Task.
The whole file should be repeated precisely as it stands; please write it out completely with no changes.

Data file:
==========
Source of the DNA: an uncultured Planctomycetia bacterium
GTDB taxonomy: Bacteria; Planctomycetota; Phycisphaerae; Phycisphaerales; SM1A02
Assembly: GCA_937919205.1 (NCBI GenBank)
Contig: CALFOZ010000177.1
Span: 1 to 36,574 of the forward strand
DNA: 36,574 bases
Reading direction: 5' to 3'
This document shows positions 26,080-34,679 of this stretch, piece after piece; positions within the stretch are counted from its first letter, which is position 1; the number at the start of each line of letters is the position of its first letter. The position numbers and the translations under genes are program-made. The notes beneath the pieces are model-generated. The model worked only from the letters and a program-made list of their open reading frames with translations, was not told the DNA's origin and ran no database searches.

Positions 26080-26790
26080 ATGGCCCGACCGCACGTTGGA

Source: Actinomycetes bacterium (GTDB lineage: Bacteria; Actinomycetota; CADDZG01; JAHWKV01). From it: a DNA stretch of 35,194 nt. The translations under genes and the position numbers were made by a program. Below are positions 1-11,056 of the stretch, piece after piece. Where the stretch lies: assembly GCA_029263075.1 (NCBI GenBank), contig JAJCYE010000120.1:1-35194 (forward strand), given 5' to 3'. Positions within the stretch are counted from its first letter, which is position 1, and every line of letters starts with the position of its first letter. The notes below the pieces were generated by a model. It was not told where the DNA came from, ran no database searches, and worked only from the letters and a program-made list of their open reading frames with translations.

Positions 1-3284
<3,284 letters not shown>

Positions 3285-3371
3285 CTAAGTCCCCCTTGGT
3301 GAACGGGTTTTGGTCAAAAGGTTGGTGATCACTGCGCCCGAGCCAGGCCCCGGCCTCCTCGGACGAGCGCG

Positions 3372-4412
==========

Source of the DNA: an uncultured Planctomycetia bacterium
GTDB taxonomy: Bacteria; Planctomycetota; Phycisphaerae; Phycisphaerales; SM1A02
Assembly: GCA_937919205.1 (NCBI GenBank)
Contig: CALFOZ010000177.1
Span: 1 to 36,574 of the forward strand
DNA: 36,574 bases
Reading direction: 5' to 3'
This document shows positions 26,080-34,679 of this stretch, piece after piece; positions within the stretch are counted from its first letter, which is position 1; the number at the start of each line of letters is the position of its first letter. The position numbers and the translations under genes are program-made. The notes beneath the pieces are model-generated. The model worked only from the letters and a program-made list of their open reading frames with translations, was not told the DNA's origin and ran no database searches.

Positions 26080-26790
26080 ATGGCCCGACCGCACGTTGGA

Source: Actinomycetes bacterium (GTDB lineage: Bacteria; Actinomycetota; CADDZG01; JAHWKV01). From it: a DNA stretch of 35,194 nt. The translations under genes and the position numbers were made by a program. Below are positions 1-11,056 of the stretch, piece after piece. Where the stretch lies: assembly GCA_029263075.1 (NCBI GenBank), contig JAJCYE010000120.1:1-35194 (forward strand), given 5' to 3'. Positions within the stretch are counted from its first letter, which is position 1, and every line of letters starts with the position of its first letter. The notes below the pieces were generated by a model. It was not told where the DNA came from, ran no database searches, and worked only from the letters and a program-made list of their open reading frames with translations.

Positions 1-3284
<3,284 letters not shown>

Positions 3285-3371
3285 CTAAGTCCCCCTTGGT
3301 GAACGGGTTTTGGTCAAAAGGTTGGTGATCACTGCGCCCGAGCCAGGCCCCGGCCTCCTCGGACGAGCGCG

Positions 3372-4412